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Re: tiny-armed theropods

What /would/ the type specimins be for dinosauria? Megalosaurus and
Iguanodon (old name /and/ representative, at least as saur and ornith
ischians?) Or would it be /passer domesticus/, as a living
representative? Again, pretending that it was necessary or feasible?

On Sat, Oct 22, 2011 at 12:10 AM, Jaime Headden <qi_leong@hotmail.com> wrote:
>   Although coordinating the type species as specifiers for the clade 
> definition, one could claim it could have anywhere from two to three type 
> specimens.
> Cheers,
>  Jaime A. Headden
>  The Bite Stuff (site v2)
>  http://qilong.wordpress.com/
> "Innocent, unbiased observation is a myth." --- P.B. Medawar (1969)
> "Ever since man first left his cave and met a stranger with a
> different language and a new way of looking at things, the human race
> has had a dream: to kill him, so we don't have to learn his language or
> his new way of looking at things." --- Zapp Brannigan (Beast With a Billion 
> Backs)
> ----------------------------------------
>> Date: Sat, 22 Oct 2011 06:08:51 +0200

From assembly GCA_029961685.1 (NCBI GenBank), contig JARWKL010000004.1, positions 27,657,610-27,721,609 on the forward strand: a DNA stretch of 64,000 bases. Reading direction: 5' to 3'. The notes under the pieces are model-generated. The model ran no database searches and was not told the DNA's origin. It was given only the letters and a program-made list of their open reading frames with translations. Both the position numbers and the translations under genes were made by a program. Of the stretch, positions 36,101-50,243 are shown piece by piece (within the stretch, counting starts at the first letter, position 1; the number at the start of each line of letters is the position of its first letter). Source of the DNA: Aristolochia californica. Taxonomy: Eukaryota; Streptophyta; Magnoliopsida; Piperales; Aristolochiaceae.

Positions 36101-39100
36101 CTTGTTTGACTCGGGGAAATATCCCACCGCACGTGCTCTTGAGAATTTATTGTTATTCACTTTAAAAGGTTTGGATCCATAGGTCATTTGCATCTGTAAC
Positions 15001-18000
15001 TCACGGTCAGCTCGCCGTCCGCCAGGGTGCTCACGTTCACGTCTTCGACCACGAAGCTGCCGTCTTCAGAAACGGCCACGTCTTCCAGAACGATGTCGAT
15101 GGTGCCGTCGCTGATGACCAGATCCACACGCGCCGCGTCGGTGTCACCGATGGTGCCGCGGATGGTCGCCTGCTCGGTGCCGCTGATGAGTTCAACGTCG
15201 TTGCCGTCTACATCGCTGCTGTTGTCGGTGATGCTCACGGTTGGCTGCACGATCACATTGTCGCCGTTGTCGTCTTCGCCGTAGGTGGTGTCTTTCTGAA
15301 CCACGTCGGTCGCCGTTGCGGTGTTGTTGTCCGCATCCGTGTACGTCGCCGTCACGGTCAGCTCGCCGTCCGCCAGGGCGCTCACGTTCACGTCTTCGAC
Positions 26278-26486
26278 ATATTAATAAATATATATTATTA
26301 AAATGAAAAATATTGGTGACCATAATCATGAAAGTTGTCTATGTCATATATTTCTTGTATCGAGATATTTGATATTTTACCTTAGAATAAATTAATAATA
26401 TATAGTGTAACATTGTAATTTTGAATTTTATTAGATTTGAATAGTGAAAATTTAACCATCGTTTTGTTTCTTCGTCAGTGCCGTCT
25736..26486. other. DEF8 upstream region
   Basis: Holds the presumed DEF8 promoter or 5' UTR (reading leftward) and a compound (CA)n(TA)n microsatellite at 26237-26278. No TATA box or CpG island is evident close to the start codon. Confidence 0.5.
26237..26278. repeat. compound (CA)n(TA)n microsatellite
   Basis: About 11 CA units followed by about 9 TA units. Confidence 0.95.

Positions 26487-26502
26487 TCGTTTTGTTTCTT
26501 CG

>> From: david.marjanovic@gmx.at
>> To: dinosaur@usc.edu
>> Subject: Re: tiny-armed theropods
>> On Oct. 17th 02:21, Anthony Docimo wrote:
>> > that reminds me - what is the type specimen of _Dinosauria_? surely
>> > after over a century of new discoveries, it is even less secure than
>> > _Troodon_'s type fossil in Troodontidae(sp).
>> Being above the family group of ranks, Dinosauria does not have a type
>> specimen, not even indirectly.
>> (In animal nomenclature, species have type specimens, genera have type
>> species, and so on; superfamilies have type families; taxa at higher
>> ranks lack types, which is often a distinct disadvantage.)

Robert J. Schenck
Kingsborough Community College
Physical Sciences Department
S332 ph# 718-368-5792
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